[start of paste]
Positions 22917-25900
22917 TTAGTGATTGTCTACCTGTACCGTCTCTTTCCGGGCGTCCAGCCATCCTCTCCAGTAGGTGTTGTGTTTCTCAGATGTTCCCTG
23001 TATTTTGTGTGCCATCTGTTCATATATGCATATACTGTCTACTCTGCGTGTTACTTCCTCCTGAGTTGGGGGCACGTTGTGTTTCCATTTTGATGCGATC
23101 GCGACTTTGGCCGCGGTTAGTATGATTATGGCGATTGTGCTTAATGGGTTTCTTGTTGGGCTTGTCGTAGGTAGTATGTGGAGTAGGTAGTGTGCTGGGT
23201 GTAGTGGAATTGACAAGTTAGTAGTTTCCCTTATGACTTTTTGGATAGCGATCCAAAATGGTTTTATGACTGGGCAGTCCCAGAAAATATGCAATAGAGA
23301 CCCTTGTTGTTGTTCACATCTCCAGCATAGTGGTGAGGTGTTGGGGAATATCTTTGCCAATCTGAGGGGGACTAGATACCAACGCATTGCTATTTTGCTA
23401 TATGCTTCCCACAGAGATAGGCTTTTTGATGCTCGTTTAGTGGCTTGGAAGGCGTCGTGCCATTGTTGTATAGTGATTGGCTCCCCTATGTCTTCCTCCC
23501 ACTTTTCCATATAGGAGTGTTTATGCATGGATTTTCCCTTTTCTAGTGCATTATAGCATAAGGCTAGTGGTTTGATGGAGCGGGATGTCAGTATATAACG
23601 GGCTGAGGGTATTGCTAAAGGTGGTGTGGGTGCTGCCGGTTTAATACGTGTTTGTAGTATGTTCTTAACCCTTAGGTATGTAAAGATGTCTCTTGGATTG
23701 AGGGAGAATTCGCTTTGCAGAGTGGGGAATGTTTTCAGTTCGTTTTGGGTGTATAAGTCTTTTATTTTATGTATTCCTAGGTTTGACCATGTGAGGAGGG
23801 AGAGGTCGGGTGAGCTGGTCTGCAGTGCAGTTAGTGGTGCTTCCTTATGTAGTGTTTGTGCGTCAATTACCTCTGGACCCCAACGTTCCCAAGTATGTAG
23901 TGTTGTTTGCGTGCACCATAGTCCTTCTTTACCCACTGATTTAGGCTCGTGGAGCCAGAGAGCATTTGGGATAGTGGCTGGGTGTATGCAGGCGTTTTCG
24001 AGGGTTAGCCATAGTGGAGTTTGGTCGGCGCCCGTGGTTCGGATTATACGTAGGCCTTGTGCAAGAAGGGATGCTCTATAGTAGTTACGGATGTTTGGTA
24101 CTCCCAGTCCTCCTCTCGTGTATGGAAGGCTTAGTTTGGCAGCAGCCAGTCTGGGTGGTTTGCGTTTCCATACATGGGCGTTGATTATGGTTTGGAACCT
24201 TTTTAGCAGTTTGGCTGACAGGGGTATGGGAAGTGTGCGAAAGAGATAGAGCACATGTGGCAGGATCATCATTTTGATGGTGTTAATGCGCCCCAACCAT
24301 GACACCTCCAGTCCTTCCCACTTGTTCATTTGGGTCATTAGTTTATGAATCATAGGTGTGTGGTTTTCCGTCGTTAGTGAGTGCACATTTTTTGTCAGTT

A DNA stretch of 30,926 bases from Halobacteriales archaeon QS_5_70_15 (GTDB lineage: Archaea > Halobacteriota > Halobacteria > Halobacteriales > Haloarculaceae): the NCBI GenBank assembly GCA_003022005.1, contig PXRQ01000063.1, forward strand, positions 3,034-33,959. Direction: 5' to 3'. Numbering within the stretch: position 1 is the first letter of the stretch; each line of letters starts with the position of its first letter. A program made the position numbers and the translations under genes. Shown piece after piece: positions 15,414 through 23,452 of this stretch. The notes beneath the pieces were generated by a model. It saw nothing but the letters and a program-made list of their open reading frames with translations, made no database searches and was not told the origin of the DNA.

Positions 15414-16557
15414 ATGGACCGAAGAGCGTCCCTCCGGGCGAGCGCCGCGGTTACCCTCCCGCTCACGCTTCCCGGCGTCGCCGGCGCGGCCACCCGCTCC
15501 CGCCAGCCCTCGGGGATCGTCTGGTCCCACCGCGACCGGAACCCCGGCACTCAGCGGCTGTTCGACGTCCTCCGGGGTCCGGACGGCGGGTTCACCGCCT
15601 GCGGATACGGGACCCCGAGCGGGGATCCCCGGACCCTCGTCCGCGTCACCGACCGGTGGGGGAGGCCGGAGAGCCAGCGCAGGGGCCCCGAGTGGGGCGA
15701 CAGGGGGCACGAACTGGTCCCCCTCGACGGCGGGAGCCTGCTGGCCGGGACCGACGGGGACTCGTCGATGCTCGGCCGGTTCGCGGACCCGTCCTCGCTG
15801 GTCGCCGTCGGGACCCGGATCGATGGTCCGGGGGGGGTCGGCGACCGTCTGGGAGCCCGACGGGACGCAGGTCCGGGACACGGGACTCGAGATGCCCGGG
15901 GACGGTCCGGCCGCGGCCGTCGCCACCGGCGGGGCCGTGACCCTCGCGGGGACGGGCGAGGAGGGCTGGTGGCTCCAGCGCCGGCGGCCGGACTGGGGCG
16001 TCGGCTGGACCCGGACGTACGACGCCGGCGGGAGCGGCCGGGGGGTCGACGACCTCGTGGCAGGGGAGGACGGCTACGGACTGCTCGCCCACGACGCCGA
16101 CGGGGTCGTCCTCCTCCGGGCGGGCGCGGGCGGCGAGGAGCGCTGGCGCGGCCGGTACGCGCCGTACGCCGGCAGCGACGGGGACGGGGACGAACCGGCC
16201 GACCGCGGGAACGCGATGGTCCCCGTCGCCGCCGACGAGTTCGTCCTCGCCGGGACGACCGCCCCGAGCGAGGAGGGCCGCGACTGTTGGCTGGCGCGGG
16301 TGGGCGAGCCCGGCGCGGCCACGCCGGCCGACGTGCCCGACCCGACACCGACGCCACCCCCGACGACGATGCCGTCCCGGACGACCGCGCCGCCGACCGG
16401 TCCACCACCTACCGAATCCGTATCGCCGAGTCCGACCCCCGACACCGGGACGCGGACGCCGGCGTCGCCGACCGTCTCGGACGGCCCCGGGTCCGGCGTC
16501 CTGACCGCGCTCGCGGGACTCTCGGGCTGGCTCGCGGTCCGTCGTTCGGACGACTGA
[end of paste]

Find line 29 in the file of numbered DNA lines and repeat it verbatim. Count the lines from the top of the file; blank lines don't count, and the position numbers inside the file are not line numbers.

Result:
16401 TCCACCACCTACCGAATCCGTATCGCCGAGTCCGACCCCCGACACCGGGACGCGGACGCCGGCGTCGCCGACCGTCTCGGACGGCCCCGGGTCCGGCGTC